27/06/2016 7:25 AM AEST | Updated 15/07/2016 12:56 PM AEST

Self-Driving Cars Need To Choose Who To Save In A Crash

It's not necessarily the driver.

Denver Post via Getty Images
An algorithm to decide who to save and who to risk.

One of the greatest ethical questions humanity faces -- to kill a few to protect the many -- will soon be made not by people, but by our self-driving cars.

As autonomous vehicle prototyping and testing continues, ethicists are sparking the debate about how these cars will be programmed to respond in an accident.

A new series of surveys shows that while most people agree autonomous vehicles should strive to save the greatest number of people -- including passengers -- in an accident, when it comes to purchasing, we'd like to buy a car that prioritises the safety of the driver and passengers.

The online surveys of more than 1900 Americans looked at this "formidable challenge" to create an algorithm to "choose between two evils, such as running over pedestrians or sacrificing themselves and their passenger to save the pedestrians".

Elijah Nouvelage / Reuters
Google's prototype autonomous vehicle is one of a handful being tested currently.

The results, published in U.S. journal Science, showed 95 percent agreed a self-driving car should sacrifice its passengers if it meant saving five or more pedestrians. When asked to rate their likelihood from 0 to 100 of buying a car with programming to save the most people, the average was 20 out of 100, versus 50 out of 100 for car that was always programmed to save its occupants.

In Australia, these decisions will have to be made within the decade, according to National ICT Australia Optimisation Research Group professor Toby Walsh.

"Given that driverless cars are less than a decade away, we need to work out, as a society, how we program such systems," Walsh said.

"Unlike the past, where if you survived an accident, you could be brought in front of the courts if you drove irresponsibly, we will have to program computers with behaviours in advance that determine how they react in such situations."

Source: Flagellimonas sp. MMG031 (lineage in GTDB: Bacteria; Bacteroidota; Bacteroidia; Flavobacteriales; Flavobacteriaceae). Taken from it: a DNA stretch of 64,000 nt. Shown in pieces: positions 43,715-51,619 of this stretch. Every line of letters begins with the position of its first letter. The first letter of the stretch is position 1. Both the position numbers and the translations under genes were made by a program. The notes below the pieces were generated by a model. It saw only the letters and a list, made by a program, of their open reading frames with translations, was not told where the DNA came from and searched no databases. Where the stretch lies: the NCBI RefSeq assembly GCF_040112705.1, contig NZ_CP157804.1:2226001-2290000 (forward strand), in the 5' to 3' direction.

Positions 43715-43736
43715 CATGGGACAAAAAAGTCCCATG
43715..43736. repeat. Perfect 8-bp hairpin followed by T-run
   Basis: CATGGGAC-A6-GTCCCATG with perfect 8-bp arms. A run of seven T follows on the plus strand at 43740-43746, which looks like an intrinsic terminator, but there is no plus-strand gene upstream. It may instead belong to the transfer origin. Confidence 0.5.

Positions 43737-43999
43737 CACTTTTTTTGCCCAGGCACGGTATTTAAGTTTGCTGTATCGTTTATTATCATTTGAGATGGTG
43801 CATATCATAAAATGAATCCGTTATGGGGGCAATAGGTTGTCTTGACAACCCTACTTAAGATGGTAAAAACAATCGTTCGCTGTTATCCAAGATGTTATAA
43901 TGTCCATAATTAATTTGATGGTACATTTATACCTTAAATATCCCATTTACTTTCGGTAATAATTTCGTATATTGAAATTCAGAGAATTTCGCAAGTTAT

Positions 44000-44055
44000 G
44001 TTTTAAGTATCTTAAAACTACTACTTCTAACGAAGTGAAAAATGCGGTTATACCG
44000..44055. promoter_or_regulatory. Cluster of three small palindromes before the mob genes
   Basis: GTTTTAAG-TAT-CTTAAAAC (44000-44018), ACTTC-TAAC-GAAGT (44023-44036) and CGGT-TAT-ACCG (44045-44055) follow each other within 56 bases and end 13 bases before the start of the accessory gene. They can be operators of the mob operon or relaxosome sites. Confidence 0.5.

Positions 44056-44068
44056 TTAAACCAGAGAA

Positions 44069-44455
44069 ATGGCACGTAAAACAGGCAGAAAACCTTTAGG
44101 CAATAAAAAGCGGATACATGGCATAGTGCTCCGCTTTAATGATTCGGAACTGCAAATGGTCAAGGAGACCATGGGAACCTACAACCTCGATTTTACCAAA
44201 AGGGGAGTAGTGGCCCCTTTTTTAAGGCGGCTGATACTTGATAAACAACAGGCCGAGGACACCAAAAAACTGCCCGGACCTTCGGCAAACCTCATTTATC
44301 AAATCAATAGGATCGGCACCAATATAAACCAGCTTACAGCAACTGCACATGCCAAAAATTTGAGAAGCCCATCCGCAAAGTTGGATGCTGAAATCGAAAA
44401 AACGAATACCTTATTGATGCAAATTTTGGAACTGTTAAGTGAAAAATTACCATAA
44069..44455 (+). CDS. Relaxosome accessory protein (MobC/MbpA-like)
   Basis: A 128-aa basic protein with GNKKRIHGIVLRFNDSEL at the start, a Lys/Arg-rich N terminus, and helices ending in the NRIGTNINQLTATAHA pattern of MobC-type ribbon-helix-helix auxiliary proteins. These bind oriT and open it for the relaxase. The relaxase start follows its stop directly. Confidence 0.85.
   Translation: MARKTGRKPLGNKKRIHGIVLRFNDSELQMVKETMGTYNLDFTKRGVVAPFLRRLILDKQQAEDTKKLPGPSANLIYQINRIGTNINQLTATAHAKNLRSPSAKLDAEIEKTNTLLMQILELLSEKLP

Australia's roads will change dramatically in the coming decade.

Swinburne University of Technology transport engineering associate professor Hussein Dia said driving was already inherently risky as is.

"Some people have even gone further to suggest that given the number of fatal traffic accidents involving human error today, it could be considered unethical to introduce self-driving technology too slowly," Dia said.

"The biggest ethical question then becomes: How quickly should we move towards full automation given that we have a technology that potentially could save a lot of people, but is going to be imperfect and is going to kill a few?

"Should they be allowed on our roads, even if they make such mistakes?"

The study's conclusion had yet more questions that needed investigation:

Is it acceptable for an AV to avoid a motorcycle by swerving into a wall, considering that the probability of survival is greater for the passenger of the AV than for the rider of the motorcycle?

Should AVs account for the ages of passengers and pedestrians?

If a manufacturer offers different versions of its moral algorithm, and a buyer knowingly chose one of them, is the buyer to blame for the harmful consequences of the algorithm's decisions?

Such liability considerations will need to accompany existing discussions of regulation, and we hope that psychological studies inspired by our own will be able to inform this discussion.

Figuring out how to build ethical autonomous machines is one of the thorniest challenges in artificial intelligence today.